IN 2015, when David Lagercrantz published the fourth title in the “Millennium” series that we all thought would end when Stieg Larsson died, many readers who probably picked it up out of curiosity put it […]
THIS tale of men (and women) living beyond the outer fringe of Australian society is not a “nice” movie but it is a compelling observation of why they choose it.
Apparently, the title comes from financial industry jargon about how much the boss earns. Apparently, the base threshold is currently in the region of half a mill. It’s the debut feature product from director Stephen McCallum and the second feature by writer Matt Nable. I’m kinda sorry not to have been at the Q&A session when Nable spoke at a recent Canberra preview about what the filmmakers had set out to say. I let what’s on the screen to perform that function.
Early in the film, we met Knuck (Matt Nable) approaching the end of a stretch, relieving inner tensions by sodomising younger inmates. While he awaits release, younger brother Paddo (Ryan Corr) is filling in as president of the Copperheads, a bikie club that hangs out in a well, although not luxuriously, equipped former warehouse where the booze flows like water and blowjobs are on the house. But hard drugs are an absolute no-no.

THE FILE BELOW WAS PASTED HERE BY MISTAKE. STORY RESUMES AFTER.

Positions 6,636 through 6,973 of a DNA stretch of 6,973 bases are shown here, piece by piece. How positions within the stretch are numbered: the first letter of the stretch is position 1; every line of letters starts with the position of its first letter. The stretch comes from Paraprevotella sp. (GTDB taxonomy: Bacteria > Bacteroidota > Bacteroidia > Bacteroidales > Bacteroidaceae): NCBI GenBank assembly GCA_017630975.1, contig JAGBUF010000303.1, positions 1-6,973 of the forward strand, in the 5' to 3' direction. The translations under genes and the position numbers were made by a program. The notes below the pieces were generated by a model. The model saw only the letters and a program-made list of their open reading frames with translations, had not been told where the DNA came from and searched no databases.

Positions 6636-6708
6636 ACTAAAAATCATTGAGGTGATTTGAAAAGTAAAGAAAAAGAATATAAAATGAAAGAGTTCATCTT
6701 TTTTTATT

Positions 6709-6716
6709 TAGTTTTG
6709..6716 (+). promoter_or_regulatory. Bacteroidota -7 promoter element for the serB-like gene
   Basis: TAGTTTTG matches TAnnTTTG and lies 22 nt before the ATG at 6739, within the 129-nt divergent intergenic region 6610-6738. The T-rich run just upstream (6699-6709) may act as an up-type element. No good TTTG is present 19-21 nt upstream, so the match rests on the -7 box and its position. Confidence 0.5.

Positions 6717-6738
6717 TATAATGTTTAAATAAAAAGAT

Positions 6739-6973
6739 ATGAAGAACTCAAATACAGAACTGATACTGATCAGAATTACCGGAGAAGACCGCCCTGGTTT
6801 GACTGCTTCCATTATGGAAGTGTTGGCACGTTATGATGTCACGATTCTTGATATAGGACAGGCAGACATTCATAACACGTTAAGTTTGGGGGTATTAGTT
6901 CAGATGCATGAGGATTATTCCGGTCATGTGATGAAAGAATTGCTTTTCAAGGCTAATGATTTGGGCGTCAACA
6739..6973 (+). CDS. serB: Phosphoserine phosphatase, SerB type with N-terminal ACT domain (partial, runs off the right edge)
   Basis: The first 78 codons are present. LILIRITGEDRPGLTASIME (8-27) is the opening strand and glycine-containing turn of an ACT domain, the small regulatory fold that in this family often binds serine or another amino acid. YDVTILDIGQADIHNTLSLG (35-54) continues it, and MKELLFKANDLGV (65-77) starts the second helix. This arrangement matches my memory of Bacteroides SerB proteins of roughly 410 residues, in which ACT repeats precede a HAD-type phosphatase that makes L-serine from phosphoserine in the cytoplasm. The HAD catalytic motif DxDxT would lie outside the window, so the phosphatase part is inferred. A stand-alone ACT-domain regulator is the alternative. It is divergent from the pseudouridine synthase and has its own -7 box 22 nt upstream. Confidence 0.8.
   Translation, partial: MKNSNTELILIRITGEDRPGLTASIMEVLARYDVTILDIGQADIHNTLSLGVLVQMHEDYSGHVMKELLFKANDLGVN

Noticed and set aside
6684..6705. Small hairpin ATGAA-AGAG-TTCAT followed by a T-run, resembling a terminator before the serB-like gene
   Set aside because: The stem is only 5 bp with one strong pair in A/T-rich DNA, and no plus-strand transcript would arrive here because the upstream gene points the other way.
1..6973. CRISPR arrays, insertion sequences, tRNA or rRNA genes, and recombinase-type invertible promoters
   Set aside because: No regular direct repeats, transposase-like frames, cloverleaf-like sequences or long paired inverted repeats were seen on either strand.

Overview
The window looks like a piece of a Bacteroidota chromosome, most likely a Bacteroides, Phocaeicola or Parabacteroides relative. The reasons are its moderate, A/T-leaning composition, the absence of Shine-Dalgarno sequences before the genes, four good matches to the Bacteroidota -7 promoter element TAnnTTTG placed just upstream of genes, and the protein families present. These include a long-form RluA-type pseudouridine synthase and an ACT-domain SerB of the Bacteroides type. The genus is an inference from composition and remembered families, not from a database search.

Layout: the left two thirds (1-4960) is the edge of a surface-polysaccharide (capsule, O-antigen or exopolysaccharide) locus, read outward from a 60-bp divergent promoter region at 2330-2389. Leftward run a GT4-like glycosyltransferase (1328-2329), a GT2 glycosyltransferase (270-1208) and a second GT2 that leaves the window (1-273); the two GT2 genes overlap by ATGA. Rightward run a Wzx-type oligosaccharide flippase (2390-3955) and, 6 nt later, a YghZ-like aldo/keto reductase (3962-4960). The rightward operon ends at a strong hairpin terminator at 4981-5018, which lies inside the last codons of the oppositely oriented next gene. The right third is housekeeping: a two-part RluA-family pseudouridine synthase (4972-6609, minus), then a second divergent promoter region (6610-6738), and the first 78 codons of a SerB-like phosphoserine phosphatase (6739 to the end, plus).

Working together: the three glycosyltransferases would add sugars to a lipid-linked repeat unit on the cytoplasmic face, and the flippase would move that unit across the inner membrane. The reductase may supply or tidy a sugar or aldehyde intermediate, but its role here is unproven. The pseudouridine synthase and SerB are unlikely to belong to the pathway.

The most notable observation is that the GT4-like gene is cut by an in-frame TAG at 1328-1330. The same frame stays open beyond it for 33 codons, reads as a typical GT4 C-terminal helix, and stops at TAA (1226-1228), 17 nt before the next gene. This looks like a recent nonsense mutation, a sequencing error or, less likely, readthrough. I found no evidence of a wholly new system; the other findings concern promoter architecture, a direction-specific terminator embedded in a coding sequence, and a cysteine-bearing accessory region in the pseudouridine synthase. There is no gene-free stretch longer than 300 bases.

Club members are a motley crew, shaved heads, faces whiskery to the max, followers rather than leaders, riding big growly motor bikes and nursing social problems. Wearing leathers carrying insignia denoting rank, Copperheads live in their own little world and do no harm to outsiders. How do you join? By invitation and submission to a test of their manhood by still wanting to join after a brutal beating-up by Knuck.
The film tells what happens when Knucky gets out and resumes his leadership position. Sugar (Aaron Pedersen) has ambitions to become president. Hayley (Simone Kessell) who warms Knuck’s bed and another young woman played by Abbey Lee perform clerical, domestic and other female duties at the club.
In 92 minutes, McCallum and Nable deliver a parable about social outcasts, culminating in a credibly-staged battle between Knuck’s mob who want things not to change and Paddo’s mob who want to get rich by being nicer people. The denouement is a cracker. “1%” is certainly not a boring movie.
At Dendy and Capitol